what is crop factor
(focal length multiplier)

Understand the terms crop factor and full size sensor will help you when you are considering options on buying or using different lens and camera combinations.

Illustration comparing different crop factors


Before the advent of digital cameras and digital sensors, camera and lens manufactures made their cameras to work with 35mm film. It was the most popular and most widely used format in photography for many years.

It was easy to compare different camera lenses, their focal lengths and their zoom ranges. A 50 mm lens was considered "normal" and longer lens were considered telephoto. Shorter lenses were considered to be wide-angle.


Now digital cameras can be made without a full size sensor (a sensor that is the same size as a 35 mm film "negative.")

The illustration above show you what would happen if you used the same lens on cameras having smaller than full frame sensors. A "crop factor" means that your photograph would have a smaller field of view. In other words, it crops part of the photograph that the lens is capable of including in your photo.


As a result – when you fit a lens to a camera with a smaller sensor the lens is often said to have a larger equivalent lens size.


crop factor chart

The chart below shows you how a certain lens "acts" when it's on a crop factor camera.

See what the effect is on this Crop factor - lens conversion chart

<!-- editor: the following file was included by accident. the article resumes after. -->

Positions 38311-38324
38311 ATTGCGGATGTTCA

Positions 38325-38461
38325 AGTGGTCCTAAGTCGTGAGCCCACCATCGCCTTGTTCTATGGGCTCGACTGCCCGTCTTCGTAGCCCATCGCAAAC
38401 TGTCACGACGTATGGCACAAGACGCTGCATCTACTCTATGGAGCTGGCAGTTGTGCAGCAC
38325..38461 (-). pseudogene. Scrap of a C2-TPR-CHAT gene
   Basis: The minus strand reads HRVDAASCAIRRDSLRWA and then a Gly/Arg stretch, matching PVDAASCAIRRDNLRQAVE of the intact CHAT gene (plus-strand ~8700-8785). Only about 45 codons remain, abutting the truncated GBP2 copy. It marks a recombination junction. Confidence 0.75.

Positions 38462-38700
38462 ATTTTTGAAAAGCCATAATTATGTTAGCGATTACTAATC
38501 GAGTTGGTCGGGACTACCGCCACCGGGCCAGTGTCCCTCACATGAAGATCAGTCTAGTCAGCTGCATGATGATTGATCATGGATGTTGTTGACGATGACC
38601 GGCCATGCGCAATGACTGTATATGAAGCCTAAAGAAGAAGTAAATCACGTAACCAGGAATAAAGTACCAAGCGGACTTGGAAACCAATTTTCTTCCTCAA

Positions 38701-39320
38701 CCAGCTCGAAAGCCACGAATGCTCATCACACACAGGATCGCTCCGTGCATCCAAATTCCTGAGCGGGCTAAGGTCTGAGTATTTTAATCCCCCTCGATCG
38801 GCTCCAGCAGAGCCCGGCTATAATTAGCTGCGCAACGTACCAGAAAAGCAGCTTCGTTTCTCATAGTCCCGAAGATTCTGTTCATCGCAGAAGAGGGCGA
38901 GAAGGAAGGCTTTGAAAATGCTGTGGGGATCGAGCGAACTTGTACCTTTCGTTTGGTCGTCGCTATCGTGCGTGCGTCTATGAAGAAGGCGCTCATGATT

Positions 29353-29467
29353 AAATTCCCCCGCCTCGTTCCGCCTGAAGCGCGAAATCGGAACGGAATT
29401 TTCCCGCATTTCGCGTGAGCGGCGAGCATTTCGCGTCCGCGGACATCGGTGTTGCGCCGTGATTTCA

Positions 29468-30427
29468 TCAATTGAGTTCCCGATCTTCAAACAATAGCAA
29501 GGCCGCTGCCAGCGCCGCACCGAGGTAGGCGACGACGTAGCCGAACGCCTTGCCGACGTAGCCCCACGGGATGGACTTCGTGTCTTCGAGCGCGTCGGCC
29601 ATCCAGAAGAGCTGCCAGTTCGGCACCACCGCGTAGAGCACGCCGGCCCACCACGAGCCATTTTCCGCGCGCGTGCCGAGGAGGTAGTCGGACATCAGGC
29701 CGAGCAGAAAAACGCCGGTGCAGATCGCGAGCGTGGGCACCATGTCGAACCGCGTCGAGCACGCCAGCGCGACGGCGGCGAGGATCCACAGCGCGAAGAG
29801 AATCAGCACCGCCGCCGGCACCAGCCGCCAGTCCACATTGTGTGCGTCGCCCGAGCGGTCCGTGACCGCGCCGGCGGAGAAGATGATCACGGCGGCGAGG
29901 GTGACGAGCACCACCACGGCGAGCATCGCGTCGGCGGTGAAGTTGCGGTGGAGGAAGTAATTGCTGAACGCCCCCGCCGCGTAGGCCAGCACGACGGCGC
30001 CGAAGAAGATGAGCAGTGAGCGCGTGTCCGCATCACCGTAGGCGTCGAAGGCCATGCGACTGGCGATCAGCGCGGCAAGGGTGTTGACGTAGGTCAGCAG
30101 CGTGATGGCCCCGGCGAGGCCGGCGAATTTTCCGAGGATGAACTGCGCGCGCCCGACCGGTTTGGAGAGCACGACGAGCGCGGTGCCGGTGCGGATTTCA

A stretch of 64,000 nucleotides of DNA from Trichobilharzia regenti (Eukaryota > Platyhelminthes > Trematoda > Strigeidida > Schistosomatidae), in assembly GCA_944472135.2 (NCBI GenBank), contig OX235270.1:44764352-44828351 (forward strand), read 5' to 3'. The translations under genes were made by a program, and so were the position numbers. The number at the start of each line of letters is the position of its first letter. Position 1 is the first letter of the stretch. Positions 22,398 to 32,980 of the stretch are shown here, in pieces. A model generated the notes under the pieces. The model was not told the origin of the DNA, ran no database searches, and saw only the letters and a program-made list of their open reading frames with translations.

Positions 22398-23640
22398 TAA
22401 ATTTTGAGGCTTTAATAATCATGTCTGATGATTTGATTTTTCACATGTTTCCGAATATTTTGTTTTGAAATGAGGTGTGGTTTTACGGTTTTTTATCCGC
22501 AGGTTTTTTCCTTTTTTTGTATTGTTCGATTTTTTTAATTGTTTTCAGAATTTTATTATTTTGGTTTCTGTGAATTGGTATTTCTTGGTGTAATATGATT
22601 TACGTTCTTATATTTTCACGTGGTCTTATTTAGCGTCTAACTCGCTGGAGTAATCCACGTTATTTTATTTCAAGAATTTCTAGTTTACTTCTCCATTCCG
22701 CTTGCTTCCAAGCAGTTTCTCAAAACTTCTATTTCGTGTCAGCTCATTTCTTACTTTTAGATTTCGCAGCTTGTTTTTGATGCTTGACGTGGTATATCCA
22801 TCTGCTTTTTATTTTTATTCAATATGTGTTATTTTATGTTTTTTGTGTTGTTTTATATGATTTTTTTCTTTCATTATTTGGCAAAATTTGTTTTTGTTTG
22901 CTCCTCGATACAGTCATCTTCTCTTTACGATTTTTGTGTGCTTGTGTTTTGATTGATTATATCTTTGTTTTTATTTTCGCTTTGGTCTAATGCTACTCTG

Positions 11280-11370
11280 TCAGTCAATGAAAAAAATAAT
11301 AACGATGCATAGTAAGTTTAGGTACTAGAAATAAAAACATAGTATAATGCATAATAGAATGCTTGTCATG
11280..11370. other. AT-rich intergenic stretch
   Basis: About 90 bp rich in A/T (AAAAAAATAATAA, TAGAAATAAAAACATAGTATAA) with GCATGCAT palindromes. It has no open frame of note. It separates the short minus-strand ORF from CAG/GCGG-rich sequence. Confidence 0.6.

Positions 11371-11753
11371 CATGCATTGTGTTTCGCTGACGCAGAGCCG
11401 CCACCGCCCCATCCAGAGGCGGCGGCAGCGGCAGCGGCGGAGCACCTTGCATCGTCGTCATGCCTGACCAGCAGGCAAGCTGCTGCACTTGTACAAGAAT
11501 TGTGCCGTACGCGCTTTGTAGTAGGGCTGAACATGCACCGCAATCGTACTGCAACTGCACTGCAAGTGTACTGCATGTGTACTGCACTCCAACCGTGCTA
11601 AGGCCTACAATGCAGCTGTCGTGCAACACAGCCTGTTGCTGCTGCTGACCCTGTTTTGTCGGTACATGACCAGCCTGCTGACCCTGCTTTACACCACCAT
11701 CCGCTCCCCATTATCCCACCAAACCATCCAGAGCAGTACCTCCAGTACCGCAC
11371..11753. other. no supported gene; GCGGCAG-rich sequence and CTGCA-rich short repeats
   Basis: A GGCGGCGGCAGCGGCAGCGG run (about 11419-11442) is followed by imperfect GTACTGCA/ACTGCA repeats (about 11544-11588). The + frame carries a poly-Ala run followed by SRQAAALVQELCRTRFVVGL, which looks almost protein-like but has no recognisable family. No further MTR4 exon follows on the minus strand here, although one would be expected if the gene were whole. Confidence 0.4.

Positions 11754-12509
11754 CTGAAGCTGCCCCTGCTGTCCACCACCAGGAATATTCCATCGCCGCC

Look at the 2 highlighted spots in the chart above. Using a 50 mm lens on a camera with a full size sensor would give you the same effect of using an 80 mm lens when using that same lens on a camera with a 1.6 factor sensor.

That lens would be "normal" on a full size sensor camera and would be a telephoto lens on the camera with the smaller sensor. To see examples of this, take a quick peak at the photos in this article on lens comparison: Camera Lens Comparison

It is easy to erroneously think in our minds as photographers that putting a certain lens on a smaller crop sensor gives it extra zooming power.  One of the big considerations in choosing a camera based on sensor size that many can easily ignore is depth of field.

Depth of field in photography is greater with smaller sensor cameras.  In cell phone cameras for instance, the physical dimensions of the sensors are so small that they inherently have a very large range of things in focus compared to a full-sized sensor camera.

Camera buying advice.  A guide to help you chose the right camera. Don't get fooled by the megapixel myth.



Stay inspired about photography!

Shoot more and watch less TV.

Bruce



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